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Saving Wild Horses in Australia
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Saving Wild Horses in Australia

Australia’s wild horses known to everyone as the Brumbies are facing extinction. Just like wild horses that roam different continents, the Brumbies are an endangered species. Brumbies are mainly concentrated to the outback, in Queensland and Northern Australia.

Being wild horses, Brumbies have become accustomed to the outback and know how to take care of themselves. To survive in the wild, the Brumbies live in herds, creating a stable structure and rules that keep them alive. Brumbies body language shows that the horses are always alert and have the strength to either stand and defend their ground or run away when they sense danger. Being agile, fast and having healthy hooves the Australian wild horse has adapted to its environment quite well.

The name Brumbies comes from the name of one of the early settlers in Australia, Sergeant James Brumby. Brumby left behind his horses when he transferred from Australia to Tasmania. The animals left behind learned how to take care of themselves in the outback, adapted to the environment, and became famous for their resilience and endurance. Due to their personality and traits, Brumbies were used by the armed forces in the both World Wars.

An Endangered Species

Fast forward to the 21st century and Brumbies are sadly more endangered today that ever. As the Australian government does not protect them, hunters are contributing to the dwindling numbers of the wild horse. Shooting them down for sport and taking the dead carcasses to slaughterhouses is the order of the day. Due to the government’s neglect, it is now impossible to know the actual number of horses remaining in the wild. Speculations suggest that there maybe just a few thousand horses that roam the outback. But the numbers are said to be dwindling fast annually due to human cruelty.

Hunters use modern technology to hunt and maim these beasts. Helicopters and drones are used to herd together for shooting Brumbies. The government doesn’t feel compelled to protect the wild horses, and only a handful of horse rescue organizations have come to the rescue to try and save the Australian wild horse.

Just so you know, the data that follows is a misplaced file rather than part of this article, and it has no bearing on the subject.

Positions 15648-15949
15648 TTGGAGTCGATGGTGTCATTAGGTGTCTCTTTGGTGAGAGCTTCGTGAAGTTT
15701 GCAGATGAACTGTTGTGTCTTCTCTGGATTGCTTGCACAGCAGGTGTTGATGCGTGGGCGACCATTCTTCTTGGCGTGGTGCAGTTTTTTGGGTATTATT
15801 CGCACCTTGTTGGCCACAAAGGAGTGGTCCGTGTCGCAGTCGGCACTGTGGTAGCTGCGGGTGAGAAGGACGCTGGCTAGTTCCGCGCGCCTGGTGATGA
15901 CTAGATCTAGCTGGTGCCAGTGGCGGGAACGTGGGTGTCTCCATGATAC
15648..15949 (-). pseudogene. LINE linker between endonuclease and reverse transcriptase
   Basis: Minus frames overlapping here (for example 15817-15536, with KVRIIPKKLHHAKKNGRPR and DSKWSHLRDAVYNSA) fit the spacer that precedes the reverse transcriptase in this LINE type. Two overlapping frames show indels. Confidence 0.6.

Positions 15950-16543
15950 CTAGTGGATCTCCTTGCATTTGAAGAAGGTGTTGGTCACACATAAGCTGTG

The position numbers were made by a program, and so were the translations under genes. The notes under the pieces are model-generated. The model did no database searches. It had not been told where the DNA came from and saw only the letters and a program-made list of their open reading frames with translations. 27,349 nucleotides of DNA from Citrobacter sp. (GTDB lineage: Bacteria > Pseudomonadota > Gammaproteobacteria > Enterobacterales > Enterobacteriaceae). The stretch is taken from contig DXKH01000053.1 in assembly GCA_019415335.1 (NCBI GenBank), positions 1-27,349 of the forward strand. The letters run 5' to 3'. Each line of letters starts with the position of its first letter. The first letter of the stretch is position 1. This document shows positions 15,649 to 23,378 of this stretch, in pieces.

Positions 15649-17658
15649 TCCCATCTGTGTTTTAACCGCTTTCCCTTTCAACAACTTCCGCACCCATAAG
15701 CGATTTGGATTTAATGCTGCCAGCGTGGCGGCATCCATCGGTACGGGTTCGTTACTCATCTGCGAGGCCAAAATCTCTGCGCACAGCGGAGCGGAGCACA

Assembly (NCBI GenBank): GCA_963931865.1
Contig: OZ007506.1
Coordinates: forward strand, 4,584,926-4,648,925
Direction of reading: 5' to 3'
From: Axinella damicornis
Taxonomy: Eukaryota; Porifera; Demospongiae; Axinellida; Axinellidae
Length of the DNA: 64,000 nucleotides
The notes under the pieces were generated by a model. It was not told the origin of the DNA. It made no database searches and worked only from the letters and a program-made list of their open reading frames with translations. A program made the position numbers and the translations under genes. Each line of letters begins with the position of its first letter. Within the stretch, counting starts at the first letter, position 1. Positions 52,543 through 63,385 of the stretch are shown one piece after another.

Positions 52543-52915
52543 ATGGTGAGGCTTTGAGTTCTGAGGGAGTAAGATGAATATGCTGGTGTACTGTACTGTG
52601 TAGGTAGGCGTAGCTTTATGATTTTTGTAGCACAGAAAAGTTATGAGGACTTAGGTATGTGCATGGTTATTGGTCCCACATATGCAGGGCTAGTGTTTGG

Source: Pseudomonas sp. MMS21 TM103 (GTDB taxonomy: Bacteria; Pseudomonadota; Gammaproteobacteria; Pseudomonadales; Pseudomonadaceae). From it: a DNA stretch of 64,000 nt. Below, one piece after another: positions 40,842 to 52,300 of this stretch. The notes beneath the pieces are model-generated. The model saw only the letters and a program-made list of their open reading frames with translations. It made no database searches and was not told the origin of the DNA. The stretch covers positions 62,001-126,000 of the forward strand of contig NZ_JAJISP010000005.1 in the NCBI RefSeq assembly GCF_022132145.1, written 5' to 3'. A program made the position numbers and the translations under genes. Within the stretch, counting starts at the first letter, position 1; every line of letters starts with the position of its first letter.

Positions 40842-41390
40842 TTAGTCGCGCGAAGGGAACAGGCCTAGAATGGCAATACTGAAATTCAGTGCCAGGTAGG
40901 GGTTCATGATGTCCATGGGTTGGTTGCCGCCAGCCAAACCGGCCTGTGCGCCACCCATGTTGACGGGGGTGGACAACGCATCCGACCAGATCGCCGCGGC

Why Saving the Brumbies Is a Good Thing

If the government will take no action, the future of the Brumby looks bleak. Until now, and maybe for just a few years to come, Northern Australia is a vast wild area. However, human settlements are coming up fast, and this is proving to be bad for the wildlife in the North.

Studies show that Brumbies are an important horse breed. Crossbreeding with stable horses has led to the birthing of a more fastidious, will-power, and renewed temperament domestic horse. If allowed to thrive, the Australian wild horse could be the key to creating a more energized hybrid for the farm and the race track.

Organizations that champion the protection of the Brumbies are fighting for the following rights:

  • Humane Brumby population control
  • The abolishment of unlicensed and uncontrolled shooting and butchering of Brumbies
  • Maintenance of the pure Brumby genetics for future generations
  • Creation of protected regions to maintain and control the Brumby population 
  • Promotion of an adoption program

Experts advise that apart from the creation of sanctuaries, the government should champion Brumby adoption programs. Families and farms can be assessed before they adopt a Brumby and they can then help to protect and preserve the breed.

In Conclusion

Brumbies are a wild and tough horse breed. Without human intervention, Brumbies have adapted to the wild and thrive among the other wild animals in the outback. However, humans have now led to the sharp decline in herd numbers. Organizations are rising to the occasion and fighting to keep Brumbies from going extinct. Without Australia’s government help, these organizations are educating people and championing Brumbies rights.


Image courtesy of Google Images "free for commercial use" section.

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